During our visit, Nick took us to his closest city—Chokwe—so we could do exploration and buy some capulanas. We also got lunch there and I finally got to have a hamburger!! I mean—no place does hamburgers like America, its just a fact, but man I was craving one and it certainly fulfilled that craving. On the return from Chokwe, we had 23 people + 4 babies stuffed into a chapa. I think the next day we actually broke that record since we had people sitting on laps and more people standing, but none of us were really in position to count heads so the record is questionable. It was pretty overwhelming, but also made me feel like I live in Mozambique—I am no longer in position to get rides in an empty Peace Corps car, but am actually part of the local culture of over crowded, HOT chapas.
We left Nick’s site a day early to return to Xai-Xai and hang out at the beach with the other groups again. I have finally swam in the Indian Ocean! So cool!!! I know it’s just another ocean, but its just so awesome to say I’ve swam in it! After, we went out to chique restaurant that is a favorite of the health volunteer we were visiting. Just a little taste of America with some pizza and beer.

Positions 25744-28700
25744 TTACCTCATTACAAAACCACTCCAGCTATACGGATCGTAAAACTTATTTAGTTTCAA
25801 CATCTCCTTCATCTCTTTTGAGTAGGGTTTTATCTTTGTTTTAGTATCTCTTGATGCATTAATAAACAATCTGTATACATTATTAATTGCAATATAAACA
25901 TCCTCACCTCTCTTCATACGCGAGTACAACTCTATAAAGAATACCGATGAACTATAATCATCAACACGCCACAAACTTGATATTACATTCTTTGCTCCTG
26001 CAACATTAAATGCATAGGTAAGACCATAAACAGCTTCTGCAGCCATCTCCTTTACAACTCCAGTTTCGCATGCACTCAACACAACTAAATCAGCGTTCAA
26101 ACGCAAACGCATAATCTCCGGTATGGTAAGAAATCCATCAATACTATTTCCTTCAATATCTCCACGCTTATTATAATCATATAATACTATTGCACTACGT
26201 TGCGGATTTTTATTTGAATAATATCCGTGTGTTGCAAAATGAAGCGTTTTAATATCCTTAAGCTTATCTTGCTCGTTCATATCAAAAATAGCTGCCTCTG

To get home, I left with my friends Deej, Arden, Fei, and Jen and we took a chapa to the site where Arden and Fei were staying so they could get their stuff. We then, from there, boleaed (flagged down a free ride) a truck to go to Maputo. 3 hours in the back of a pick up truck later—totally wind blown and sunburned—we landed in Maputo on a crowded bus to Namaacha. By the end of the day I was so exhausted, hot, tired, and dirty I wasn’t even sure I ever wanted to travel again in Africa. Now, clean and refreshed, I think it was probably one of the greatest travel experiences I’ve had here—it was all just so typical Mozambique and because of that, I feel a little less like a strange visitor.